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In an explosive Senate hearing on March 18, Dr. Anthony Fauci clashed with Kentucky Sen. Rand Paul over a subject that has characterized much of the White House health adviser’s recent commentary on Covid-19: the specter of reinfection, caused by one of the emerging variants of the virus.
Several recent studies suggest that both natural and vaccine-induced immunity to Covid-19 is robust at least for the medium term, and even those hinting at possible reinfections suggest it is a rare phenomenon mainly afflicting people with severely weakened immune systems.
Fauci nonetheless maintains that reinfections, particularly from the South African variant of the virus, are not only commonplace but justify maintaining a suite of restrictive nonpharmaceutical interventions (NPI) such as lockdowns, mask mandates, and social distancing regulations – perhaps even for another year.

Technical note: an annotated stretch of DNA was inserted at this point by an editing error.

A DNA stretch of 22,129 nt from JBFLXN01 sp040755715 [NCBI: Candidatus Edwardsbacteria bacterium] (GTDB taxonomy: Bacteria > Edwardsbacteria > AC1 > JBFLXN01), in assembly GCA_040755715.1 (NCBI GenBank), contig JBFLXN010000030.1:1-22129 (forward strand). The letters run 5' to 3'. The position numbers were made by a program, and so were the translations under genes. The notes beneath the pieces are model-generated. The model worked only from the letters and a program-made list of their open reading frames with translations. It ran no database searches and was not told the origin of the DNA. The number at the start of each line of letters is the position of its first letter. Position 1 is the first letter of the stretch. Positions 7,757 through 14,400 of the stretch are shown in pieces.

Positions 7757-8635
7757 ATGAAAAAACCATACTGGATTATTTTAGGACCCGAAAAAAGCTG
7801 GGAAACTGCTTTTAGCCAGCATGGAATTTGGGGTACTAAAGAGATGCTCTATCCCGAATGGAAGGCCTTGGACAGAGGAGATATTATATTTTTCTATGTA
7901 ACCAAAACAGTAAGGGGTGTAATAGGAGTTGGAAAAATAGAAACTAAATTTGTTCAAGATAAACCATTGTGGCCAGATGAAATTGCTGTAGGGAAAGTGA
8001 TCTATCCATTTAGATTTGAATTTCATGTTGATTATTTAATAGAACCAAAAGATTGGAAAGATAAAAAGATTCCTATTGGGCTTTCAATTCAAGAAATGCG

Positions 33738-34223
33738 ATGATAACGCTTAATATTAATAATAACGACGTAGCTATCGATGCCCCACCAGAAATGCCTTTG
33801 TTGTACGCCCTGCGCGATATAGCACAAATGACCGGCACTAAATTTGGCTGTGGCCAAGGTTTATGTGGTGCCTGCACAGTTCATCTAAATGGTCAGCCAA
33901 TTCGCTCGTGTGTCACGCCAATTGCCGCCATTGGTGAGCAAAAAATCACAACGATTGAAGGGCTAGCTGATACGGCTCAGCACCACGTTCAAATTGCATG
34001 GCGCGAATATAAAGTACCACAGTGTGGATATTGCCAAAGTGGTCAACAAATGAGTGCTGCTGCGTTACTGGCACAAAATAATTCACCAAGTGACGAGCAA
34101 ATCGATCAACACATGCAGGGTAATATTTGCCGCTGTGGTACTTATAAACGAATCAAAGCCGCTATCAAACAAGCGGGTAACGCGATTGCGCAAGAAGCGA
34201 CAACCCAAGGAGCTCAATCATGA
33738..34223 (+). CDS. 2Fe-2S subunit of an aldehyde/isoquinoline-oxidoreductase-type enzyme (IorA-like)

Paul pressed Fauci to cite the scientific literature supporting this claim, to no avail. Instead, Fauci deflected the question by repeating platitudes about masks and exaggerating a recent study about reinfections. According to Fauci, previously recovered people who “were exposed to the variant in South Africa” reacted “as if they had never been infected before. They had no protection.”
A Danish study that Fauci later referenced to justify this assertion made no such claim about reinfection being widespread. Quite the contrary, its authors concluded “that protection against repeat SARS-CoV-2 infection is robust and detectable in the majority of individuals, protecting 80% or more of the naturally infected population who are younger than 65 years against reinfections.”
They did further observe “that individuals aged 65 years and older had less than 50% protection against repeat SARS-CoV-2 infection” and recommended targeted vaccinations for this group to bolster immunity. But even this finding came with several acknowledged limitations, as the study was not designed to test for repeat infection among the vast number of mild or asymptomatic cases of the disease, or to directly verify whether suspected reinfection cases were the result of misclassified lingering infections.
The study did not,